Three-panel comic of Mimi and Eunice, two rabbit-like circular cartoon characters. Mimi: 'Say something original.' Eunice: 'I love you!' Mimi: 'Originality is overrated.'.


I'm a big fan of Nina Paley's work, especially Mimi and Eunice. Being able to distill big ideas into pithy comics is a sure sign of an experienced writer, especially concerning the whale of a tale that is copyright law. All you need to know, outside of the malicious laws that write this drivel, is that it's more of a copy privilege. The artist's privilege to create a work does not come before the audience's right to indulge in it, using it however they please, where copyright censors those who wish to use it.

In essence, copyright wants to censor this blog because it contains usages and criticisms of art that some people (mostly twats) don't like. The only thing keeping this blog "legal", though I must say that there is little correlation between legality and righteousness, is a fair–use doctrine, which is a sloppy hack that only brings more attention to the core issue of copyright: it stops art from spreading, it stops ideas from spreading, it hurts artists, it hurts audiences, and exists to serve the wealthy minority at the expense of the majority. It's a classist system, indiscriminate only in the way it's applied; what do you expect from the brilliant minds of the Catholic Church?

I came up with that one myself, but there's a lot more comics about this on Mimi and Eunice, and in this booklet. But seriously: did you have to name it "Intellectual Pooperty"?

But if you're reading this blog, you're probably already with me on this, and by extension with the abolitionist Degenerates, because anybody who didn't like the idea of free media for anyone, regardless of societal status, forever, would have closed the webpage at the idea that somebody they don't know would showcase the work of other people they don't know. I always found it interesting when people who aren't a part of the media oligarchy defend their actions. Buddy. They're oppressing you. I bet if you were a slave, you'd defend your master as giving you free food and shelter, except the food is copyrighted entertainment you have to pay for, before the DRM servers (inevitably) get shut down and it turns out you don't own anything you ever bought. Well, idiots will be idiots. Except they can vote. Fuck!

So let's talk about the image, which is licensed under CC–BY–SA even though I'm purposefully violating the license because I just don't give a hecky. It's also non–licensed under the non–license copyheart, and I heart copyheart, too. Here's hoping Nina doesn't sue me to start a landmark case about interpretation of artist's wishes in respects to copyright, though you'd have to serve papers, and frogs can't read.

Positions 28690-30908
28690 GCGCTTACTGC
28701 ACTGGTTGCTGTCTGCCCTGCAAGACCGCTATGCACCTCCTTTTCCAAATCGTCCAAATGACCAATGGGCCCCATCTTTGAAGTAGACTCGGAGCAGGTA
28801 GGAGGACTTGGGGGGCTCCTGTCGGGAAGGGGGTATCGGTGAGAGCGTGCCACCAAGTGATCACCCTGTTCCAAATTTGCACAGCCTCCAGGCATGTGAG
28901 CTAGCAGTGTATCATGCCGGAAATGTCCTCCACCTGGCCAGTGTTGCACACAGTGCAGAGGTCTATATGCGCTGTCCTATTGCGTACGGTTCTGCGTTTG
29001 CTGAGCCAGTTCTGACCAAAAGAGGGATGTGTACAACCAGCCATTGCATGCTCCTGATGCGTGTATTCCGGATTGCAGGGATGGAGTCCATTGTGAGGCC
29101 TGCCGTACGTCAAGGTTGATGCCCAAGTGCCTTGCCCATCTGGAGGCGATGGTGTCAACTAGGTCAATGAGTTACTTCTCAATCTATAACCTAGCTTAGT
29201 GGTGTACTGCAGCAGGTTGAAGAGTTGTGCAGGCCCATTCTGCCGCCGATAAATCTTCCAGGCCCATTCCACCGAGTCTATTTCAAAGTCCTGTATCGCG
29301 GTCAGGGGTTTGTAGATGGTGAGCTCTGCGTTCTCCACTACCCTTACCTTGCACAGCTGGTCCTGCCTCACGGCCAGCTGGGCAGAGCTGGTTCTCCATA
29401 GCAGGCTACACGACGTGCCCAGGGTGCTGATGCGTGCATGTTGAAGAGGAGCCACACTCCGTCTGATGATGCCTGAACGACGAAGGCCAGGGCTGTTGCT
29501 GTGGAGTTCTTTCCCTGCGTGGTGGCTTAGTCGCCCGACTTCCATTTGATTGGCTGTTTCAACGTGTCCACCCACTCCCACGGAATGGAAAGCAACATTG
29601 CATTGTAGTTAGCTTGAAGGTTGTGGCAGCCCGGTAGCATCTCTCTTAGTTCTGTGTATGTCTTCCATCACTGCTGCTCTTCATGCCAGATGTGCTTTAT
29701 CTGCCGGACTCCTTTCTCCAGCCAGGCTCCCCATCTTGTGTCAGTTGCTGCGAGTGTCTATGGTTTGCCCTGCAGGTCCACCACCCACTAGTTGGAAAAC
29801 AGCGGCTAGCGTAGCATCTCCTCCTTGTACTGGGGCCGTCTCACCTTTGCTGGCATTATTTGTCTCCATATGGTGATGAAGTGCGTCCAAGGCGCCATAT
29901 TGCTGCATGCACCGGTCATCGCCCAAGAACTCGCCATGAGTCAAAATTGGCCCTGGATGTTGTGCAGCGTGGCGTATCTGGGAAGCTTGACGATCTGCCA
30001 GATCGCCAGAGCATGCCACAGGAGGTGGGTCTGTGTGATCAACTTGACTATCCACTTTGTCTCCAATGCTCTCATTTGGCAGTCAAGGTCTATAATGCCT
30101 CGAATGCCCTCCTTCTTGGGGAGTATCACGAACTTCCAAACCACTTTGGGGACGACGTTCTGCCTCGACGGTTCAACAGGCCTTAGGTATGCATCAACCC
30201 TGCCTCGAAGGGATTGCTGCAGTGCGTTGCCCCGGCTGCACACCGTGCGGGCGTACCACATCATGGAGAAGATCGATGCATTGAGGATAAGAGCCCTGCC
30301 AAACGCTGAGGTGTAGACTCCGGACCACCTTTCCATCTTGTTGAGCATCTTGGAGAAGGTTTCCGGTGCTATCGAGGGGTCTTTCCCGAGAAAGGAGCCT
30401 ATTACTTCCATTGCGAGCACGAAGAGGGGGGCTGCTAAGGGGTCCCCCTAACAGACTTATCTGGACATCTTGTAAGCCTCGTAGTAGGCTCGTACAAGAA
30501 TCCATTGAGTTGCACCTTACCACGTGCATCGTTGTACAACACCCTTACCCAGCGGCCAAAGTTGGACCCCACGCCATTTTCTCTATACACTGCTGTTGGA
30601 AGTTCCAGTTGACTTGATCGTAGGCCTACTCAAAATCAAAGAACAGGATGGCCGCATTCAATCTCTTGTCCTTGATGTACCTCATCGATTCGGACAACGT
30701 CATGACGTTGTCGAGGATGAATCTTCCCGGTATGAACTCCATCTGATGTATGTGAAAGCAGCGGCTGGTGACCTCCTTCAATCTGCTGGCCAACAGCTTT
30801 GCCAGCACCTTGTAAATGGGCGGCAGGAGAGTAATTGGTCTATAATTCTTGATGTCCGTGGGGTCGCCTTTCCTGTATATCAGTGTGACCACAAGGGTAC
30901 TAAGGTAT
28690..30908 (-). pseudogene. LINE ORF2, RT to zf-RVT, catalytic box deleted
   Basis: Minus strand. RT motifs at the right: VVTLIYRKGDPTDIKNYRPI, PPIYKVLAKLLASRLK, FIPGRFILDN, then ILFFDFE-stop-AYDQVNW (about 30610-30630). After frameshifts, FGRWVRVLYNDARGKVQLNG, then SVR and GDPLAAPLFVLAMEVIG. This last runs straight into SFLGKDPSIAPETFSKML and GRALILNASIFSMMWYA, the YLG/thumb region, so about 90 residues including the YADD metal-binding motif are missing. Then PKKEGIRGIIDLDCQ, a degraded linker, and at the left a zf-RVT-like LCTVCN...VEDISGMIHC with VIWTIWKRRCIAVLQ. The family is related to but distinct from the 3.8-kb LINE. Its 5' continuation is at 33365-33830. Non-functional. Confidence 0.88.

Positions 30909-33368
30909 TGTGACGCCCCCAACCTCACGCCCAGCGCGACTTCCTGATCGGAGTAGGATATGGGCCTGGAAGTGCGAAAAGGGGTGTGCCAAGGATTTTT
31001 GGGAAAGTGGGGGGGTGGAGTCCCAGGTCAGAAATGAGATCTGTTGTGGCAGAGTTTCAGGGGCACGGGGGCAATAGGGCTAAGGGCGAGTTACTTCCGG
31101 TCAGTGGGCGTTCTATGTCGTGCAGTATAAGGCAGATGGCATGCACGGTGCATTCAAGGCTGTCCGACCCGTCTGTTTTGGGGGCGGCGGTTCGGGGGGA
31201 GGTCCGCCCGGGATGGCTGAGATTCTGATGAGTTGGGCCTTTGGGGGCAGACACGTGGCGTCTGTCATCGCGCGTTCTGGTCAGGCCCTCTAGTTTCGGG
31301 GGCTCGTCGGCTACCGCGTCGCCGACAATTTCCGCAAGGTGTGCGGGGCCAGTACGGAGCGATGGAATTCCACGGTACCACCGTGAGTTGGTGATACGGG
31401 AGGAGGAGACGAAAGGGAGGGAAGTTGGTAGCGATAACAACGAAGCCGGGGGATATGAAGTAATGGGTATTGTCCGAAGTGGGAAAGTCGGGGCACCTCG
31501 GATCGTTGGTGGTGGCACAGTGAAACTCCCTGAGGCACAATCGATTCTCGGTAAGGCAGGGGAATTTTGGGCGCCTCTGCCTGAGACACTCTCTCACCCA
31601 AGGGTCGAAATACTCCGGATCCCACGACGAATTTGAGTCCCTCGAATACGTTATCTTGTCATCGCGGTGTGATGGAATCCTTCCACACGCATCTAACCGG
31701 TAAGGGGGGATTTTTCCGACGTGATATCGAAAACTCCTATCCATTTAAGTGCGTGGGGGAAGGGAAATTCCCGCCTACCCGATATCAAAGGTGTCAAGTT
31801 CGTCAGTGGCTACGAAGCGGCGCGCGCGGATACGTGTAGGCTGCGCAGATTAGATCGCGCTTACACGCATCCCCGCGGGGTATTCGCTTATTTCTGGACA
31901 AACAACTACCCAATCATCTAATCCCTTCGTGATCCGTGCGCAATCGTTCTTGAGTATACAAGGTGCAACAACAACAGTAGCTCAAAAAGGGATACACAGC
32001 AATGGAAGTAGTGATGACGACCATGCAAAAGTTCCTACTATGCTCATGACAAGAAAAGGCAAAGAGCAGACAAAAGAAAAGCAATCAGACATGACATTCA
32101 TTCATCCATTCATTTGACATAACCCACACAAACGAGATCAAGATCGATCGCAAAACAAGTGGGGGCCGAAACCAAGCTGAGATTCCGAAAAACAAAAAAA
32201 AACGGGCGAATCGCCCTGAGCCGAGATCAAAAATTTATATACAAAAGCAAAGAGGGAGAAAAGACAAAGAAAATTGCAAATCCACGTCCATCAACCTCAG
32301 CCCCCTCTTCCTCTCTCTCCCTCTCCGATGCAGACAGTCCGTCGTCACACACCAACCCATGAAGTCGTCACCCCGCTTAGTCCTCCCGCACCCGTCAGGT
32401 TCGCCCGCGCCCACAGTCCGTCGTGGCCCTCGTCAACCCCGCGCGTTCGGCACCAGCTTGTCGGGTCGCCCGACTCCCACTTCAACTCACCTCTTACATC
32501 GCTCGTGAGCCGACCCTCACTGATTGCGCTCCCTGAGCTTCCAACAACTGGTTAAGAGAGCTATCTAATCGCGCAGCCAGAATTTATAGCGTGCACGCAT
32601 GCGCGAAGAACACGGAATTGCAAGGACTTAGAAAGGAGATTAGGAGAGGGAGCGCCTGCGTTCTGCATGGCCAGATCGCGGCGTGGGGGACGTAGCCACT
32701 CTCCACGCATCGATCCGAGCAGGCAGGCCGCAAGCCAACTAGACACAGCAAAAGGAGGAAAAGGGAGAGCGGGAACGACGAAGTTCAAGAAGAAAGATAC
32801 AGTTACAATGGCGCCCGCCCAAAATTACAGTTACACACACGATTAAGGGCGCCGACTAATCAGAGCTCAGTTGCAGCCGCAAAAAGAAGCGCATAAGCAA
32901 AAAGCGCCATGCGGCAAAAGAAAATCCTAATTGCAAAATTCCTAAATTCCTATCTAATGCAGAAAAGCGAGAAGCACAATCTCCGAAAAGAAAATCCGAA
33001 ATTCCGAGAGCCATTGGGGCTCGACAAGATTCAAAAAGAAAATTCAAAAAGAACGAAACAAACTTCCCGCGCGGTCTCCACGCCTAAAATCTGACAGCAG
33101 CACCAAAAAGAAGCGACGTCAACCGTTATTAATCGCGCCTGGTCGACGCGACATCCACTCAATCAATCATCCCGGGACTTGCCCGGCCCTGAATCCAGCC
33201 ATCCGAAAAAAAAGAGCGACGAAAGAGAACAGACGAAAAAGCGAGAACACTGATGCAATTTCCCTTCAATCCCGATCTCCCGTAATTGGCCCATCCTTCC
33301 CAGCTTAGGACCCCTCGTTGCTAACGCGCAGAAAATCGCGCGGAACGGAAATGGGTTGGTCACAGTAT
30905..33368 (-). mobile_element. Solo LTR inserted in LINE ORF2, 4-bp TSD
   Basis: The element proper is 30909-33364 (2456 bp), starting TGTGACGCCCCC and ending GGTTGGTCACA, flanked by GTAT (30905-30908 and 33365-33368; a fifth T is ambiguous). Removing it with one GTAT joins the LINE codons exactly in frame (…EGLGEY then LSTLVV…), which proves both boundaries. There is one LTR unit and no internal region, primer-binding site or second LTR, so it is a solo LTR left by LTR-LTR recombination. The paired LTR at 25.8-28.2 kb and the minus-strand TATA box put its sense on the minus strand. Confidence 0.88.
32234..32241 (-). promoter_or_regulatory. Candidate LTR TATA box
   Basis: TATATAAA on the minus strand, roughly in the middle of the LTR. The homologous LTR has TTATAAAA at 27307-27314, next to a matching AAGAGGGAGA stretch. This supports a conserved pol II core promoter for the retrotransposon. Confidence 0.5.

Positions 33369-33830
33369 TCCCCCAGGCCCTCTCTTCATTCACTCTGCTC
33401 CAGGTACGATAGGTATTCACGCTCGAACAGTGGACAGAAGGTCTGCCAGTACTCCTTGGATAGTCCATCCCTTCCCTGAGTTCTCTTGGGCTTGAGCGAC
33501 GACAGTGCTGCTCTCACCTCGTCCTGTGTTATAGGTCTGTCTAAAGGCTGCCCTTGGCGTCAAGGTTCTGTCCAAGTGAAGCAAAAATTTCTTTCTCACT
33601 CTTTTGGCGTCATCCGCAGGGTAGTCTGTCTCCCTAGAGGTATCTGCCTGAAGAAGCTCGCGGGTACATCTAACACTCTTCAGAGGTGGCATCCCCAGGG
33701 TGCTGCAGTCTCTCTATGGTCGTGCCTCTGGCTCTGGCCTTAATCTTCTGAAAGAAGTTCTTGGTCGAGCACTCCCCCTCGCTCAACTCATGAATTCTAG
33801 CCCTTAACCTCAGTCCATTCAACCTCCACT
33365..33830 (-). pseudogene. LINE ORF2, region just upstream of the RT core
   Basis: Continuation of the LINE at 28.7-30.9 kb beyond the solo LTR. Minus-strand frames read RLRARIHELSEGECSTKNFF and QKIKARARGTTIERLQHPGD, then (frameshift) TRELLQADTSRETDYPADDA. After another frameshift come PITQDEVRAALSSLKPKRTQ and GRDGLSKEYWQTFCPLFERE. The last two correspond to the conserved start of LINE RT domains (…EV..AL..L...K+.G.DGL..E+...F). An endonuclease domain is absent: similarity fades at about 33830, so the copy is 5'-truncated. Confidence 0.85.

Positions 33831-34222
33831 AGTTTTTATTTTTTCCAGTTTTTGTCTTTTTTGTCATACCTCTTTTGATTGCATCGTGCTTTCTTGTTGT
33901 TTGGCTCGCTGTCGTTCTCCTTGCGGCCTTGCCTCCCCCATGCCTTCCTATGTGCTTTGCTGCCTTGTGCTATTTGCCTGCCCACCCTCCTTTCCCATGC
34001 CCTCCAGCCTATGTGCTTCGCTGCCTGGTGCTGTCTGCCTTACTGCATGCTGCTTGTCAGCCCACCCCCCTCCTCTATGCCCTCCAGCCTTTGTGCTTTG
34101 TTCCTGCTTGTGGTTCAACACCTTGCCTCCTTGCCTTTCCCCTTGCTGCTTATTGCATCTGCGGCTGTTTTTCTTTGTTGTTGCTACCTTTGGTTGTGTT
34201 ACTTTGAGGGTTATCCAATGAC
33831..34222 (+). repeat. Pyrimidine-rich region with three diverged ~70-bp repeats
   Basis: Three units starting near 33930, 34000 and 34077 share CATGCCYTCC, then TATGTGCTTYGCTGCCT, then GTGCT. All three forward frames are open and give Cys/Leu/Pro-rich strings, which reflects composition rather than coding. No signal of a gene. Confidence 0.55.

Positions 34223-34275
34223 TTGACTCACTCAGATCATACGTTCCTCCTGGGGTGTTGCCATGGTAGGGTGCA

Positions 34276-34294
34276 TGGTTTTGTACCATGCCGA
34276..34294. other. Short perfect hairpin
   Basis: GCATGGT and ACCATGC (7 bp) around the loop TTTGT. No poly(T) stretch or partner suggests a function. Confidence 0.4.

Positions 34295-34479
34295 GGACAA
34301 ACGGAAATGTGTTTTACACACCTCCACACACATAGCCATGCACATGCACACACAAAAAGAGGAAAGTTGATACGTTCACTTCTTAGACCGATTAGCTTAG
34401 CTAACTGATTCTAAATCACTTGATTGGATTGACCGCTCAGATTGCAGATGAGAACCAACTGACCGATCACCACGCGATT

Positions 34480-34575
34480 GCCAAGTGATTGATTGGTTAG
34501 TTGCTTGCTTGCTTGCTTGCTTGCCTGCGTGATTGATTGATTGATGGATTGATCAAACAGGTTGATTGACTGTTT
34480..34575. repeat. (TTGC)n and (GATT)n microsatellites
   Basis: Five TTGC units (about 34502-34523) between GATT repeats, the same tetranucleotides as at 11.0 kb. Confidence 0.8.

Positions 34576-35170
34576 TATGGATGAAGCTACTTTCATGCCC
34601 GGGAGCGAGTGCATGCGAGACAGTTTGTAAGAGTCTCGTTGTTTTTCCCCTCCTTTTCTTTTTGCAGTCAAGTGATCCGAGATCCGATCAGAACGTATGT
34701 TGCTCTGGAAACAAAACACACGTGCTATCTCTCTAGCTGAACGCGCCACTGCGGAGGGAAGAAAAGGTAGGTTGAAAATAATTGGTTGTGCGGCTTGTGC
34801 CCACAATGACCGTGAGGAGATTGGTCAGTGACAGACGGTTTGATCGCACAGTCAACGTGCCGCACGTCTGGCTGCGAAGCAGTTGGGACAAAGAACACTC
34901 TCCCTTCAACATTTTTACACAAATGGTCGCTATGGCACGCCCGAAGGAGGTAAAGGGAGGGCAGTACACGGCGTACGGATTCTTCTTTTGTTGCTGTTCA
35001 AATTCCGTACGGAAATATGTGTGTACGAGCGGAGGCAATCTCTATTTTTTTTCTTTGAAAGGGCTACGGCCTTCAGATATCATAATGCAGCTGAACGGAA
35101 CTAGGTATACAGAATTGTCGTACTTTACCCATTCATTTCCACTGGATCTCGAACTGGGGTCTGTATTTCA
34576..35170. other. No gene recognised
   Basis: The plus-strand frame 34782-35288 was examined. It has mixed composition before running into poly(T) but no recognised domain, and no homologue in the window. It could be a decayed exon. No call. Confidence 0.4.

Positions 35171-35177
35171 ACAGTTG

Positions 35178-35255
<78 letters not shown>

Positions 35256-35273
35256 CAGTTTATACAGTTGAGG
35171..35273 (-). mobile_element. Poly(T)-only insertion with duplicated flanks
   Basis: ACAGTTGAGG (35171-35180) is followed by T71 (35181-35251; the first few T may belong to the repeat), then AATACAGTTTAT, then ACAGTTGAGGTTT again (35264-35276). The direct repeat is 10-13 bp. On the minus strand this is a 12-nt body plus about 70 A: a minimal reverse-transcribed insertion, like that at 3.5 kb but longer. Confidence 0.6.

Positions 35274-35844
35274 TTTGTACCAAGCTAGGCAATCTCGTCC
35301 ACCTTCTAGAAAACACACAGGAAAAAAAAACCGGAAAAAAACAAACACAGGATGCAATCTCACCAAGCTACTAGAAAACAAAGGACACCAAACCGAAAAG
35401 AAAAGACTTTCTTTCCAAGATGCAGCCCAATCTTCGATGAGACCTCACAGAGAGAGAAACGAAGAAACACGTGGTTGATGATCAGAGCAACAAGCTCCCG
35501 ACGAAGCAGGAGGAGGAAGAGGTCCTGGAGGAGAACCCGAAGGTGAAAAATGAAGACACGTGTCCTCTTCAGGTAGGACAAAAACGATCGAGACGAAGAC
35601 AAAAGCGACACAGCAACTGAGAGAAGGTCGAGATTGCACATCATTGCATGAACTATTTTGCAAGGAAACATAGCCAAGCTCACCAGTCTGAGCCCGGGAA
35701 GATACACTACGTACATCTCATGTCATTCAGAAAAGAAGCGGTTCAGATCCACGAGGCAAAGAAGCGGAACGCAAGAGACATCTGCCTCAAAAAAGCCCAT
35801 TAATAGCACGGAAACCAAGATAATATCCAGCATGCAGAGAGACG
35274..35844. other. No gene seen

You'll notice the filesize is a filthy, filthy number, and that's due to one simple principle of image compression: the bigger, the bigger. The larger you make the image, the larger, the filesize. The scaling isn't even, meaning doubling the resolution of an image won't make the filesize twice as large, which is a good thing. This also means halving the image won't make it half as large; it compresses it a bit more than that. Add in resizing algorithms like Lancoz, and the sizes will — hold on, let me put on my prolefeed gloves. This young artist opened GIMP, and found a setting that destroyed his expectations. The shocker? Nobody else figured it out!

Right. No matter how simple an image is constructed, it still falls under the simple principle of bigger images taking up more space. "What a revolution", says the disgusting, pasty–skinned axolotl coming out of the drain pipe to scratch at my leathers. Oh, sorry, I thought you'd want to hear more about how procedural generation and upsampled textures can create video games that rival a 50GB one at 0.05% of the size, but that's okay. You just sit there downloading 100GB of Overwatch or whatever the fucking meme is that will be irrelevant by the time a baby born today will be in kindergarten, while Minecraft still looks good at 250MB, as it has been ever since it started development at the same time as the first season of K–ON!. Yes, it really has been eight years.

While upsampling is a good technique for cheating with making images that appear larger, which you will notice I've been doing on my gallery a lot, the resolution will still be the same. You can't make a 64×64 image and give it a 1024×1024 resolution just by increasing the powers from 2^6 to 2^10. It's like projecting a home movie on an IMAX screen. It'll be bigger, but it'll look awful, because the original image wasn't that big. And because it would look awful, sometimes you have to keep images at a high resolution, and then post them here in their original dimensions. Hence the huge filesize of this particular entry.

Now I've said my piece, and I don't expect my audience to read every single thing I write, which is why I've been writing less as of late. And indeed I will say less as time goes by, because the concepts I demonstrate will be more and more familiar to you. If you want to find out what I've done to this image to make it as small as possible, copy off the source image, try to recreate my steps, and create one that looks exactly what I have here. If you can do that, then you're as qualified as me.

…but then try writing a blog post about it. Not so qualified now, are you? No, get away from me you axolotl scrub!

Date: 2017–02–11. Size: 9,589 bytes. Colours: 3.

Upscaled Dimensions: 900×280. Original Dimensions: 900×280.